Ryan’s own statement at Georgetown is that his budget would reduce aid to those who are not worthy of aid. I want to know why this program, which I point to as an example of the Federal Government *already* recognizing the personhood and worthy welfare status of the unborn, is in his mind not worthy of preservation.

  • Hezekiah Garrett

    It just doesnt make sense to talk to guys like Mark that way.

    You need votes, if not his, some like his. But you dont try to sway or persuade, you attack. This is counterproductive, so much so I assume it must be a tic.

    I think ya’ll know deep down how wrong his budget is, and thays why the knives come out when someone dares remind you.

  • Seriously, to add to what The Ubiquitous, the US Bishops did not condemn to budget. One bishop, the head of the J&P committee, condemned the budget. If you actually watched the USCCB debate about the proposed document on the economic crisis, several of his brother bishops complained about his bishop doing this, and the confusion it caused. Cardinal Dolan said about Ryans: “They’re remarkably upright, refreshing people. And he’s a great public servant.” He also said he disagreed with him on some things, but those things involve “prudential judgement” And, wow, he’s the President of the USCCB! So Mark, it is okay to disagree with Ryan’s budget. It’s okay to strongly disagree with his budget. But your branding it as some kind of Faux-Catholic budget is really overboard. You can disagree with something political, without accusing the other side of failing in their faith.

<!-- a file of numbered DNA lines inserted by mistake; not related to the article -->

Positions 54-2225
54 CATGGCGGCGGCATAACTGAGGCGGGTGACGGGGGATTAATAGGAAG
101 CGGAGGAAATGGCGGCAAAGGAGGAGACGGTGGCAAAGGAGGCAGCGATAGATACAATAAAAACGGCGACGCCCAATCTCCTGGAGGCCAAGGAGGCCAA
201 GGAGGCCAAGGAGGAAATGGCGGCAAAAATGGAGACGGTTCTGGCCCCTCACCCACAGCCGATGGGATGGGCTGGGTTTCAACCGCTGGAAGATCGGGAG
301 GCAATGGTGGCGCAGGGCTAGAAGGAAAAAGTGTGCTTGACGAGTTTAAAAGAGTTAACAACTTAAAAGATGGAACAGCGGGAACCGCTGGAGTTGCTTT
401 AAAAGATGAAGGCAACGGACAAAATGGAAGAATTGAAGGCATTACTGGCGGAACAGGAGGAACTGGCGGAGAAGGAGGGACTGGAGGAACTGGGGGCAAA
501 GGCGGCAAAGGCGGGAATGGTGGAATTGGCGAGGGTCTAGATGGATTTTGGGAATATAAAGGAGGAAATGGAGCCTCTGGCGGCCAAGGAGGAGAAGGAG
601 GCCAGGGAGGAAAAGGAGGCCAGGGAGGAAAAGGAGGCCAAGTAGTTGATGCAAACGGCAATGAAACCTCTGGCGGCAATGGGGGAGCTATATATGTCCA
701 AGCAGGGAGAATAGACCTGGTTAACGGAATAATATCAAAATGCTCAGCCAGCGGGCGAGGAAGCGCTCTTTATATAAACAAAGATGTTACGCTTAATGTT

• Andy

      If you read the letter it represents the thinking of the USCCB – not just one bishop. One bishop signed is as the frequent practice when a committee or group comes to an agreement. The fact that other bishops don’t agree with the letter does not in any way mean that it is not the what the bishops wanted. I have not read that Mark has accused Ryan of not being a good person, a good father and a good catholic., which is what his Bishop and Cdl. Dolan said. Note the prudential comment.
      From the letter
      1. Every budget decision should be assessed by whether it protects or threatens human life and dignity.
      2. A central moral measure of any budget proposal is how it affects “the least of these” (Matthew 25). The needs of those who are hungry and homeless, without work or in poverty should come first.
      3. Government and other institutions have a shared responsibility to promote the common good of all, especially ordinary workers and families who struggle to live in dignity in difficult economic times. And more from the letter: Congress faces a difficult task to balance needs and resources and allocate burdens and sacrifices,” … “Just solutions, however, must require shared sacrifice by all, including raising adequate revenues, eliminating unnecessary military and other spending, and fairly addressing the long-term costs of health insurance and retirement programs.”